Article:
Riots could be 'self-fulfilling prophecy': Oezdemir
10 November 2005, BERLIN - A prominent Turkish-German politician has spoken out against the danger that media interest in the French riots will spark similar unrest elsewhere.
10 November 2005
BERLIN - A prominent Turkish-German politician has spoken out against the danger that media interest in the French riots will spark similar unrest elsewhere.
In remarks to Expatica, Cem Özdemir, a Member of the European Parliament and the first German of Turkish origin to be elected to the German Bundestag, warned of creating "a self-fulfilling prophecy."
"Some self-declared experts now are talking about 'when is it happening?', which only attracts young people to do these kinds of unnecessary and stupid things in order to get into the media."
"A lot of camera teams are now running through the streets asking young kids, 'Are you willing to burn cars' and so on," he said. "This is not the kind of thing we need now. What we need to do is talk to community leaders, talk to social workers, listen to them. And not only listen to them when the cars burn - we have to listen to them before the cars burn."
He stressed the differences between the Turkish community in Germany, who came mainly as invited 'Gastarbeiter' ('guest workers') in the 1960s and 1970s, and the North African immigrant communities in France.
"The situation of the Turkish community is a so-called post-'guest worker' situation, moving from guest workers to migrants, whereas in France we're talking about a former colony, so the relationship is a little bit different."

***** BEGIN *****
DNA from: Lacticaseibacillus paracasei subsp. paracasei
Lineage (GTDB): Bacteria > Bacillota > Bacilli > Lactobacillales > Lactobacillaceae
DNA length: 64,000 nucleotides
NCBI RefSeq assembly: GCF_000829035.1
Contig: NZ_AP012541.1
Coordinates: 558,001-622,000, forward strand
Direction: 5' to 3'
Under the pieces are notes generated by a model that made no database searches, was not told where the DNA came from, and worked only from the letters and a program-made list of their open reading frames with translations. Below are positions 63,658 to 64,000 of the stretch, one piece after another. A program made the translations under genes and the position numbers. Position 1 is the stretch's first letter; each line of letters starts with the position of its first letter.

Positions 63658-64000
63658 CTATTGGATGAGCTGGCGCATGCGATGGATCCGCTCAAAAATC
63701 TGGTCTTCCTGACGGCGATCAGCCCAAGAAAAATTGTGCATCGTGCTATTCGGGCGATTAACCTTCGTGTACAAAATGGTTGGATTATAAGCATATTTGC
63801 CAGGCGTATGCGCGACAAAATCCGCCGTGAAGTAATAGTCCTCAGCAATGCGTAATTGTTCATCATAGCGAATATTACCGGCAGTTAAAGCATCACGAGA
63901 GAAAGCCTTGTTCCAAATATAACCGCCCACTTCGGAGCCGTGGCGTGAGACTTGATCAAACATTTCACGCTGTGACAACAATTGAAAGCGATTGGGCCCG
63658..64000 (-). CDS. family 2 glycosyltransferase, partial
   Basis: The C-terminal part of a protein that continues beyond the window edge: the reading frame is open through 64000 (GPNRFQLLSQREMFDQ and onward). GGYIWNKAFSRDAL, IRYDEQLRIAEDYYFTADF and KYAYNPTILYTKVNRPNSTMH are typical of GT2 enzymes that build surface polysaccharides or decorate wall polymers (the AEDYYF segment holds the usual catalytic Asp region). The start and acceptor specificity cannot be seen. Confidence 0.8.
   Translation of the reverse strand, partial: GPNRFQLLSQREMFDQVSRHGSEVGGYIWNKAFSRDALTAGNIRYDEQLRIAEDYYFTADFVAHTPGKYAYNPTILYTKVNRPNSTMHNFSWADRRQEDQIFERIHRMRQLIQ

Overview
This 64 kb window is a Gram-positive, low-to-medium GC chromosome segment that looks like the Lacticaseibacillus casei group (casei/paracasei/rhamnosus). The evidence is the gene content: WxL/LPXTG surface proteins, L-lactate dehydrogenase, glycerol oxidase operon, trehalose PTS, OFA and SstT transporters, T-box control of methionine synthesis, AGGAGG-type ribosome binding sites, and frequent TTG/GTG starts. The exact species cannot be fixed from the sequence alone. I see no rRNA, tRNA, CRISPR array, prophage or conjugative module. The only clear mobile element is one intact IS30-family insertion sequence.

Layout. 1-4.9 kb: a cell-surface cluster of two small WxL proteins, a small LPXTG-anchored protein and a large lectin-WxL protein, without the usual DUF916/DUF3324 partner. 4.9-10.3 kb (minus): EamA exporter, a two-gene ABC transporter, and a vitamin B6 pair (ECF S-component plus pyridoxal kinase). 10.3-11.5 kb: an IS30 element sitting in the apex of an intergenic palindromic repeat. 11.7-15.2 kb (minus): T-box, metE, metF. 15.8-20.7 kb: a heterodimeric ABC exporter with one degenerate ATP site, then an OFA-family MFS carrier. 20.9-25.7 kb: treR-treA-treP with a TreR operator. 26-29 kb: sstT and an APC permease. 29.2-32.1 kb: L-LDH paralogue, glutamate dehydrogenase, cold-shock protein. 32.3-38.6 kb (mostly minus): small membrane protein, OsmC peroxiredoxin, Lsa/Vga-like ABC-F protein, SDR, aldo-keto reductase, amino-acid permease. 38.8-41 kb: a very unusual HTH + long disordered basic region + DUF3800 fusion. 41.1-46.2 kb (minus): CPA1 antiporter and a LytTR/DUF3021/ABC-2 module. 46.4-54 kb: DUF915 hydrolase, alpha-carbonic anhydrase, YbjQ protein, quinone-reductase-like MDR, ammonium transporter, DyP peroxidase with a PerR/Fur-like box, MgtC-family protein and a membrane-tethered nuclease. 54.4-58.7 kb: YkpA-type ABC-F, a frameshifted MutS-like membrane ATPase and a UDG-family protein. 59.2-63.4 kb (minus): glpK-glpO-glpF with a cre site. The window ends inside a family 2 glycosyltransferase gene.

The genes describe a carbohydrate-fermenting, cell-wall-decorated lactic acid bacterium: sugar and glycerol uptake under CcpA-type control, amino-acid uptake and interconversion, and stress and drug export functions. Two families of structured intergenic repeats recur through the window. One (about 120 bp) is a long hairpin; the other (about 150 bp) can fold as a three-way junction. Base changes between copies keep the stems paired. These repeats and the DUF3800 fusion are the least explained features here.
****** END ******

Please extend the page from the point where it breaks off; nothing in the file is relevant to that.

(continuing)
"The second difference is we don't have the banlieus like in France in Germany. We don't have ethnic quote unquote ghettos. We have social problems as well, some of the things we share, but I would say from a broader perspective the social situation in Germany is a lot better than it is in France. What we share for sure is, housing is a problem, that we have to pay attention to."
"The second problem definitely is education. Here the situation is even worse in Germany, as we've seen in the Pisa Study." The Pisa Study compared academic performances of children in different countries, with Germany faring badly.
"The third problem is unemployment - unemployment among migrant youth, and here we're mainly talking about men. This is always a danger if you have young kids in the cities with a migrant background, jobless. That's always a potential danger to do stupid things, and that's something that in all our countries we have to pay attention to."
"In particular in Germany our main homework should be: what are the lessons to learn from the Pisa Study, and how can we make sure that the income of the parents, or the race of the parents, does not decide about the future chances of the kids, which unfortunately in Germany is very extreme."
Mr Özdemir went on to talk about the problems of citizenship. He feels that the new German citizenship law, which allows children born in Germany of foreign nationals to choose whether they want to have German citizenship or their parents' citizenship, came too late.
"The new naturalization legislation established in 2000 will help us in the long term but it comes at least ten years too late. One price we have to pay for that is good soccer players of Turkish descent decide not to play for the German national team."
"If you compare this with other countries, it explains why young people with an immigrant background more and more choose, if they have to choose, not Germany," he said. "They choose the other country, of their parents."
"I think we have to all together in Germany discuss what went wrong and what are the lessons that young people with an immigrant background if they have to choose, don't choose to represent and to be German, for example to play for the German national team."
Copyright Expatica News 2005
Subject: German news, Cem Özdemir, immigration in Germany